A Navajo prayer introduces the concept of walking in beauty.
With beauty before me, I walk
With beauty behind me, I walk
With beauty above me, I walk
With beauty below me, I walk
From the east beauty has been restored
From the south beauty has been restored
From the west beauty has been restored
From the north beauty has been restored
From the zenith of the sky beauty has been restored
From the nadir of the earth beauty has been restored
From all around me beauty has been restored.
I have a Shawnee friend, Thomas Norton-Smith, and I once asked him about the concept of walking in beauty. He replied, “You will understand it by living it.”
Occasionally I have tastes of living it. I see the concept of walking in beauty as embracing two great phases in this philosophy of living: living amid the beauties of nature and artistic living. The first phase is more receptive, the second more active. Walking in beauty involves being receptive to actual beauty and being creative in actualizing potentials for beauty– doing things to make life more beautiful.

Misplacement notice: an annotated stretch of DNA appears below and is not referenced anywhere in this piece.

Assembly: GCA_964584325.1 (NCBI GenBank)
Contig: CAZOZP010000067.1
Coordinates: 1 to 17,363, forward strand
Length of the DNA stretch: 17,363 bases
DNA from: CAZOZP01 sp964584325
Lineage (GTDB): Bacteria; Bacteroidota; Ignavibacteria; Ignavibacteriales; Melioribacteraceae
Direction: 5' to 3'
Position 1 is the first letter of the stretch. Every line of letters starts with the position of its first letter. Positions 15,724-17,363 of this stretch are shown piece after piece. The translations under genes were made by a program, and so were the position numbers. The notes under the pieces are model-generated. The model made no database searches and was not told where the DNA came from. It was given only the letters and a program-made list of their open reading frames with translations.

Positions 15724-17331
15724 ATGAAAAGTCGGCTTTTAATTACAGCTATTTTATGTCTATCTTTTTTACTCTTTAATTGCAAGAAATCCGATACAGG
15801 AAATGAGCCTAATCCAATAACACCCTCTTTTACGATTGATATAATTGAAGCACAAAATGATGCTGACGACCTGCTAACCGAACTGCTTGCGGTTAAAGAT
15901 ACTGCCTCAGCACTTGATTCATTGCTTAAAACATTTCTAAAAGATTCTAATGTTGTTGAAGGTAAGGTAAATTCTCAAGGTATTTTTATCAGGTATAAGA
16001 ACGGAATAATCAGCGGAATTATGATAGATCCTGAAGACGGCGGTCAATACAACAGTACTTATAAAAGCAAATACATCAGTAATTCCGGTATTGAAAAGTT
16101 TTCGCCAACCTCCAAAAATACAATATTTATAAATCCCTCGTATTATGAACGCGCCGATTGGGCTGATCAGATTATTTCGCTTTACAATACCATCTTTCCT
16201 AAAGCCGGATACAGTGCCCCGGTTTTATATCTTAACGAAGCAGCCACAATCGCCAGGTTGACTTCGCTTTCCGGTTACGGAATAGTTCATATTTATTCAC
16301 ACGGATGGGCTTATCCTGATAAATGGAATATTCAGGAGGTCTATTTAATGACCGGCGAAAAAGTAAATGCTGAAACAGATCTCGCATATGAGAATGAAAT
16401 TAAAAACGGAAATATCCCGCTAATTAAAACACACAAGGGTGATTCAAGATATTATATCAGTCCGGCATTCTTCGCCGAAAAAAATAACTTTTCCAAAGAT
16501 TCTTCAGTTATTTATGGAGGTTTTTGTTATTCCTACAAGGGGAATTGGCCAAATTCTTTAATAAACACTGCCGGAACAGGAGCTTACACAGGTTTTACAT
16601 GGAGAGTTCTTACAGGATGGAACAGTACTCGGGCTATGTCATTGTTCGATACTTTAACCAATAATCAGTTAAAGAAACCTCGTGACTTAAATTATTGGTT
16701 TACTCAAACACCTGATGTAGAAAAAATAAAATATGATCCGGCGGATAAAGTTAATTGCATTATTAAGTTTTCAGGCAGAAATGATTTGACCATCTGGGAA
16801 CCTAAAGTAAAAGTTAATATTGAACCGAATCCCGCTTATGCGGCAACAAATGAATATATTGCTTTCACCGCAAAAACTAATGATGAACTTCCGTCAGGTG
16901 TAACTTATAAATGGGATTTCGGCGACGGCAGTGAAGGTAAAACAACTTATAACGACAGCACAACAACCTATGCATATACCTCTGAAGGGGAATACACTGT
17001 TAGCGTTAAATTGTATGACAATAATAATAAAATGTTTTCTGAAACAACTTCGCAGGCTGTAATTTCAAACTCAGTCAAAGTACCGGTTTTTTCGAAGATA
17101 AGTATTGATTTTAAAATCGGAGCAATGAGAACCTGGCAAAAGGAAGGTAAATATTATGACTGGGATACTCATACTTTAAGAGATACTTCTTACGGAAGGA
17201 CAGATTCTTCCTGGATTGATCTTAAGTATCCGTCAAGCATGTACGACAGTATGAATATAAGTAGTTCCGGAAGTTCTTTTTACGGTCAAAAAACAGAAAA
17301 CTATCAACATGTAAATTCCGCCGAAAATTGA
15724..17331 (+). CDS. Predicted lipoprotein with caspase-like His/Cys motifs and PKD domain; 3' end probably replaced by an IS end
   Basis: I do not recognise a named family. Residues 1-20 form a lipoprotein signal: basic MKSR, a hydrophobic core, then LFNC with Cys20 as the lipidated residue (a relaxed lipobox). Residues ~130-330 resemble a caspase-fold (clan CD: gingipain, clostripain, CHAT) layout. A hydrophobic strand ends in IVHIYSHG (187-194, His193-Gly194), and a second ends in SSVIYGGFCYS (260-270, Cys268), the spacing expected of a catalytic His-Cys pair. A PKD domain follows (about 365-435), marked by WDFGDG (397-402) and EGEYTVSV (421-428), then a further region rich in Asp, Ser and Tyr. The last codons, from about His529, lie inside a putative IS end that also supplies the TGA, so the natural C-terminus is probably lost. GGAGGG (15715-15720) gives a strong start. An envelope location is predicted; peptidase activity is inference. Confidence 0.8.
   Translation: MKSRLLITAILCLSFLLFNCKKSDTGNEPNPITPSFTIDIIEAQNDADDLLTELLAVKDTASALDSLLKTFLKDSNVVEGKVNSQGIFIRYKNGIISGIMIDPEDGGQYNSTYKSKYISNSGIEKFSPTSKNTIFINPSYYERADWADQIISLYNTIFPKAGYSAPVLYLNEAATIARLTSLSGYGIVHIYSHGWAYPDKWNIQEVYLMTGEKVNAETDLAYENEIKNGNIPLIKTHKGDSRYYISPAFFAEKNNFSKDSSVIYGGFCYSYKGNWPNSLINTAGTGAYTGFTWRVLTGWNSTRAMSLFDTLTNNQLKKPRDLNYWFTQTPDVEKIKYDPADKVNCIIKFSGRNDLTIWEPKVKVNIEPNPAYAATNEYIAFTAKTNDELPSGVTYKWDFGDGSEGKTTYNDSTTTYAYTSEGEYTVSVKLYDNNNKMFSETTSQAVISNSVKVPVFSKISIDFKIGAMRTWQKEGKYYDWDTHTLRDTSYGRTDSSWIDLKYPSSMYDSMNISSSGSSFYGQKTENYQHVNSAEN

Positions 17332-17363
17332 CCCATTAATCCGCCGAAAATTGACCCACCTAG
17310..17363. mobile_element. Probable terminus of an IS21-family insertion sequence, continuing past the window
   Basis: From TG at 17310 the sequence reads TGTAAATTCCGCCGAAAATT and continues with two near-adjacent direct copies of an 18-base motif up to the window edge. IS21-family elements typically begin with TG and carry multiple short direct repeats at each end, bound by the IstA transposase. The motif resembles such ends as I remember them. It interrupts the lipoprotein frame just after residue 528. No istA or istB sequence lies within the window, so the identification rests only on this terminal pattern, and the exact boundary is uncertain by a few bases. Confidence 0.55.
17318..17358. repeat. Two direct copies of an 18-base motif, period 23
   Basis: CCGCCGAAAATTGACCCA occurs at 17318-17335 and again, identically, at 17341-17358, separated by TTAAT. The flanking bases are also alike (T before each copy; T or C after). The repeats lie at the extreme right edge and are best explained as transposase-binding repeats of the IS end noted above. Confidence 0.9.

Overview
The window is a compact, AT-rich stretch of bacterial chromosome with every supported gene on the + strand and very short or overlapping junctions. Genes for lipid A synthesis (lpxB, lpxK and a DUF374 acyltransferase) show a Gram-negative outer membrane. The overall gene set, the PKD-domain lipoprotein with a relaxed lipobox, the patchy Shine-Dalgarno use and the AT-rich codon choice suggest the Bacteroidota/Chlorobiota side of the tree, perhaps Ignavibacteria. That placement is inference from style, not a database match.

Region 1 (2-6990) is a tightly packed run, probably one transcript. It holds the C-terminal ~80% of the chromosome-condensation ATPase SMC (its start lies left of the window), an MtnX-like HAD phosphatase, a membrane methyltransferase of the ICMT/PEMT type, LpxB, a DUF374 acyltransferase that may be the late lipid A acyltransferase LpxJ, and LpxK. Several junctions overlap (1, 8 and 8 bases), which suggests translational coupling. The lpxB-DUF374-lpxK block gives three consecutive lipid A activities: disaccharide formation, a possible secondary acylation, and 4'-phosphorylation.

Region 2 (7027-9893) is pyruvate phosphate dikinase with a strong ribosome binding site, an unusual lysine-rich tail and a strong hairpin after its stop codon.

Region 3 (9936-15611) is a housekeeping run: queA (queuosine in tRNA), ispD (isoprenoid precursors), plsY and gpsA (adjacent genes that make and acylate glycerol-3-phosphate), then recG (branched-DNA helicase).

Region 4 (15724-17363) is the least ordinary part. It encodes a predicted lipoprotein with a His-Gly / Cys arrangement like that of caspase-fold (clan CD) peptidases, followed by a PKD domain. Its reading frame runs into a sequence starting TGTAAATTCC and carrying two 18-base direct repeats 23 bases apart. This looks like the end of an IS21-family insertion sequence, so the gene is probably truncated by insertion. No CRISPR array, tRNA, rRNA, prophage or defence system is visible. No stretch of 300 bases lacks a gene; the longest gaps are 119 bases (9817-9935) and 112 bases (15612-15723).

Beauty is actual in the cosmos (above me) and the earth (below me, and in the east, south, west, and north). Finding beauty surrounding us, helps us find beauty within us. Then we arrive at that place of power where we can feel it wherever we turn. Those who walk in beauty refresh others and contribute to the restoration of the environment.
I invite you to share what walking in beauty means to you. Could you describe an experience of that?
Could you describe one of your favorite places in nature, and say why you are attracted to that place? It is very interesting to compare notes.
Let’s begin a month together of being more attuned to beauty in nature.
 Calvin Luther Martin, The Way of the Human Being (New Haven: Yale University Press, 1999), pp. 24-25. Thomas Norton-Smith has written The Dance of Person and Place: One Interpretation of American Indian Philosophy (Albany: SUNY Press, 2010). The photo credit shows a natural scene on the Navaho reservation: http://nap.entclub.org/NewFiles/Habitats/Mexican-Cry_3137.jpg